The contraceptive patch is a method of contraception.
The contraceptive patch is a thin beige or transparent sticking-plaster. It contains the same 2 hormones as the contraceptive pill. These hormones prevent ovulation. They also make it more difficult for sperm cells to reach the mucous membrane of the cervix. The sperm cells will then have difficulties reaching the uterus, where the egg cell is located. The hormones also interfere with the implantation of an egg cell.
How to use a contraceptive patch
Apply the patch as follows:
- Tear the pouch open at the incision.
- Open the packaging.
- Peel the patch and its plastic wrapping away from the pouch.
- Peel away half of the plastic wrapping.
- Apply the patch on your abdomen, buttock, back, shoulder-blade or on the outside of your upper arm, on dry, clean skin.
- Apply the sticky surface of the patch to your skin and remove the rest of the plastic wrapping. Press the patch down firmly on top of the patch.
- Wear the patch for 7 days (1 week). Remove the patch.
- Apply a new one on the same day of the week (for example: Wednesday) in the 2nd and 3rd week;
- In the 4th week you do not use a patch. This week, you will start to bleed (menstrual period). You are also protected in this week.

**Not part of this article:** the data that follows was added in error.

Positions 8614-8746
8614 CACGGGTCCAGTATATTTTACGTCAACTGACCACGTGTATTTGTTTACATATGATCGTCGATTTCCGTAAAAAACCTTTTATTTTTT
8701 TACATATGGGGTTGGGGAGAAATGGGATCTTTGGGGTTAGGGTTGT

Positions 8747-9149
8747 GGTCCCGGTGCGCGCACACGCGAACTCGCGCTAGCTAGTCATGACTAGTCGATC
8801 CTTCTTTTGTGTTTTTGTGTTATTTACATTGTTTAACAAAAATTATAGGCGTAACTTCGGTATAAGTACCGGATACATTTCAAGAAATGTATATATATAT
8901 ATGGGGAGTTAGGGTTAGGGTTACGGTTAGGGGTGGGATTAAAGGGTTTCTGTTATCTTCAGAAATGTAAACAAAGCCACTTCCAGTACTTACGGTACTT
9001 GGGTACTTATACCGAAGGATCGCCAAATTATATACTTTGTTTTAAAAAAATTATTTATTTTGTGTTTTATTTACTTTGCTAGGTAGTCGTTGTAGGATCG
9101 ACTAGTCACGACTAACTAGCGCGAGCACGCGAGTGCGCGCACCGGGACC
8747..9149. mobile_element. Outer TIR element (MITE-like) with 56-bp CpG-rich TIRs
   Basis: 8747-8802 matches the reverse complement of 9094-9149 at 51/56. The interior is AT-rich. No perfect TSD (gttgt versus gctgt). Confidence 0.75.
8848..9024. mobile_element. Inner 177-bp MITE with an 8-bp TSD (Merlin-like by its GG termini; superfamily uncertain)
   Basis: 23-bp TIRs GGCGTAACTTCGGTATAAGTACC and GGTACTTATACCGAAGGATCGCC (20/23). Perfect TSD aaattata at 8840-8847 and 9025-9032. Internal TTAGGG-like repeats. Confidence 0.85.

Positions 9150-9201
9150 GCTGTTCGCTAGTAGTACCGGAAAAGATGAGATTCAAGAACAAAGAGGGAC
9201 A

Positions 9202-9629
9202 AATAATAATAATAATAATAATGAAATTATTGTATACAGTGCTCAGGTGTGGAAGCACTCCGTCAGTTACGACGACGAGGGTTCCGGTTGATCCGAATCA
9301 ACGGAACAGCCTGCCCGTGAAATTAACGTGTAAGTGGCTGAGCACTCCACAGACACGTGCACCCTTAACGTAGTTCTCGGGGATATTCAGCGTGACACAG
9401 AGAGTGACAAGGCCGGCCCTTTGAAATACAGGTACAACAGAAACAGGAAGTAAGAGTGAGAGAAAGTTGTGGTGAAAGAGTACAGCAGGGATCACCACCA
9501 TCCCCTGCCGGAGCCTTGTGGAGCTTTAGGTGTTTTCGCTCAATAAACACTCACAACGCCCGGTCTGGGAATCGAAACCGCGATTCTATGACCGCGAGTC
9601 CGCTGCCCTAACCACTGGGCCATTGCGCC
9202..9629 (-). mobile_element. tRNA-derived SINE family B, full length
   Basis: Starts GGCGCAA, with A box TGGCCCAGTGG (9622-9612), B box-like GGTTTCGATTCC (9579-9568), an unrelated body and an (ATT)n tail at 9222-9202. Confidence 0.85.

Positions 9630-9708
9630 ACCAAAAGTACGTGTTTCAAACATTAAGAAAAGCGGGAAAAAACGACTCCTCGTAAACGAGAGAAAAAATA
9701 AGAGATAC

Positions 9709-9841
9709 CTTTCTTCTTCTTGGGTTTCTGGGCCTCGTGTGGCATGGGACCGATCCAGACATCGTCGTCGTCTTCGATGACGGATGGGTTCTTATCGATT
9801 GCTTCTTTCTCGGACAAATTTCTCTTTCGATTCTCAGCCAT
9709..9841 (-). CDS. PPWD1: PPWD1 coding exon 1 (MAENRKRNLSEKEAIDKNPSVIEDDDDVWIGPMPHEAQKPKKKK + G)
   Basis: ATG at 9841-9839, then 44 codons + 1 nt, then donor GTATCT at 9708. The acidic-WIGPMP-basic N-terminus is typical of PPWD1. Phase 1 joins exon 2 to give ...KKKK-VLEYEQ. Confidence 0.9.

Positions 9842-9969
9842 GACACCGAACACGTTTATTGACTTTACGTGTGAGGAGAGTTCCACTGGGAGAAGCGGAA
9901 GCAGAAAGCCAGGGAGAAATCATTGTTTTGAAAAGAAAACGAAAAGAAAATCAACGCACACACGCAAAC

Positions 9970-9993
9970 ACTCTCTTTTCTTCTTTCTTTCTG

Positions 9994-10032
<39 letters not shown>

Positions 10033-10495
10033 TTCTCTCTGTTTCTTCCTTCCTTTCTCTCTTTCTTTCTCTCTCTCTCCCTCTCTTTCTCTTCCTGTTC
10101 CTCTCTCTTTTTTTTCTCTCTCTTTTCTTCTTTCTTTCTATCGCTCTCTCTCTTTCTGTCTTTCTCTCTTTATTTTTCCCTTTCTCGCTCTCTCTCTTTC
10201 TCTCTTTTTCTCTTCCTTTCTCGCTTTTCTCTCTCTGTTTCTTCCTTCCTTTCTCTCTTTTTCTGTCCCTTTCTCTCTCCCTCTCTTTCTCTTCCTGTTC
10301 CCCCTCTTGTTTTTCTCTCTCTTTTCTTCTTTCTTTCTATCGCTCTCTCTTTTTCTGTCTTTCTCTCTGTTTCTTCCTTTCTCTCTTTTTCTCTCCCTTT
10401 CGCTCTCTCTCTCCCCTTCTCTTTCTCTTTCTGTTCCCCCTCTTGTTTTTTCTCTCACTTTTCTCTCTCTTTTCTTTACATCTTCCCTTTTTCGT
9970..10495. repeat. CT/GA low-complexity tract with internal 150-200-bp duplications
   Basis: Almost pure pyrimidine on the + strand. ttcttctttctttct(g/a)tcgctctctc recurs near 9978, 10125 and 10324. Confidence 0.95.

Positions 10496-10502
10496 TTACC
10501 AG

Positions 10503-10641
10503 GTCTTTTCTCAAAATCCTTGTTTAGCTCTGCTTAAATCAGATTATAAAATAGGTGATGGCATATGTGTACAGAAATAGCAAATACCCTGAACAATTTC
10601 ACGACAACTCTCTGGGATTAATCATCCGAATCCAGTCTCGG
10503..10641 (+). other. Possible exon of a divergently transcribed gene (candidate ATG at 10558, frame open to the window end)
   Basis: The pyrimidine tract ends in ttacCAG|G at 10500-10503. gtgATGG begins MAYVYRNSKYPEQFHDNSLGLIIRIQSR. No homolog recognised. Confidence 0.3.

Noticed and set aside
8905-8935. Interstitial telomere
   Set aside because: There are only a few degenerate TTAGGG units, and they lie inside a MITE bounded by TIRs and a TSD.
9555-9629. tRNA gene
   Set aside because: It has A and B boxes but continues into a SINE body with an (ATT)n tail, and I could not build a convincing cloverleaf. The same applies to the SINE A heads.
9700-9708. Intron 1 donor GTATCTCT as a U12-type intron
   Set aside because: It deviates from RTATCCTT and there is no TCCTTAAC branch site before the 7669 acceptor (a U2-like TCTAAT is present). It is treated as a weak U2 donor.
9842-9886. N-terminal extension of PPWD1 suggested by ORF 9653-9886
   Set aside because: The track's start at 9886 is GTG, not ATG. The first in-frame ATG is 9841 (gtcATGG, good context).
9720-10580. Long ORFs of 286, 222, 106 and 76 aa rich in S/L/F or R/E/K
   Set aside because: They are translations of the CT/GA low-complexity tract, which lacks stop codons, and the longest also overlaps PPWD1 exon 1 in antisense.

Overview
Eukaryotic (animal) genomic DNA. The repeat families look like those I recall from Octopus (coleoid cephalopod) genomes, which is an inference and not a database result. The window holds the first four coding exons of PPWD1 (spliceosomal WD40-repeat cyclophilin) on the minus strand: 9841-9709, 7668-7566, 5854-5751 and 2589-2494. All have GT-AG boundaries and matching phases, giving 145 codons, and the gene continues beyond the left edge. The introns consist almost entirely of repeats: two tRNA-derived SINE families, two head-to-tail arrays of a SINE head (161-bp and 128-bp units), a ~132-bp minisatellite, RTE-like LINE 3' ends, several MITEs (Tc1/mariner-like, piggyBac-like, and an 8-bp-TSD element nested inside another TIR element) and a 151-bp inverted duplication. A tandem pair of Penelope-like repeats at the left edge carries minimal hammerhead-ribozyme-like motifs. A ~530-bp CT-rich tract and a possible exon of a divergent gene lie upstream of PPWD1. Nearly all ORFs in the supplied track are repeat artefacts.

- After 7 days (1 week) you apply a new patch on the same day of the week (for example: Wednesday), even if you are still bleeding.
- Repeat the previous steps.
The contraceptive patch is very reliable if used correctly. The patch is not reliable, or is less reliable, if:
- You are taking certain medicines such as St John’s Wort. Tell your doctor you are using the contraceptive patch. He will take this into account when prescribing medicines.
- You forget to apply the patch after the 7-day break, or if you forget to change it; Or if you forget to replace the patch;
- You lose the patch and do not apply a new one within 24 hours (1 day).
- You weigh more than 90 kilos.
No damage to your health
The contraceptive patch contains hormones. These hormones usually do not affect your health. However, in some cases it is better to choose a different method of contraception. Ask a doctor for advice.
During the first months of using the contraceptive patch, you may have side-effects such as tender breasts, headache, nausea or irritated skin. These effects usually disappear spontaneously. If they do not disappear, consult a doctor.
Your menstrual periods often become less heavy and less painful.
No protection against STIs and HIV
Buying the contraceptive patch
A box with 9 patches (for 3 months) costs about € 34-38.
Until the age of 21, most forms of contraception are reimbursed by your health insurance. However, you first have to pay the excess (eigen risico) of your health insurance policy. Check with your health insurance provider to find out how much will be reimbursed. From the age of 21, contraception is only reimbursed if you have taken out additional insurance for contraception.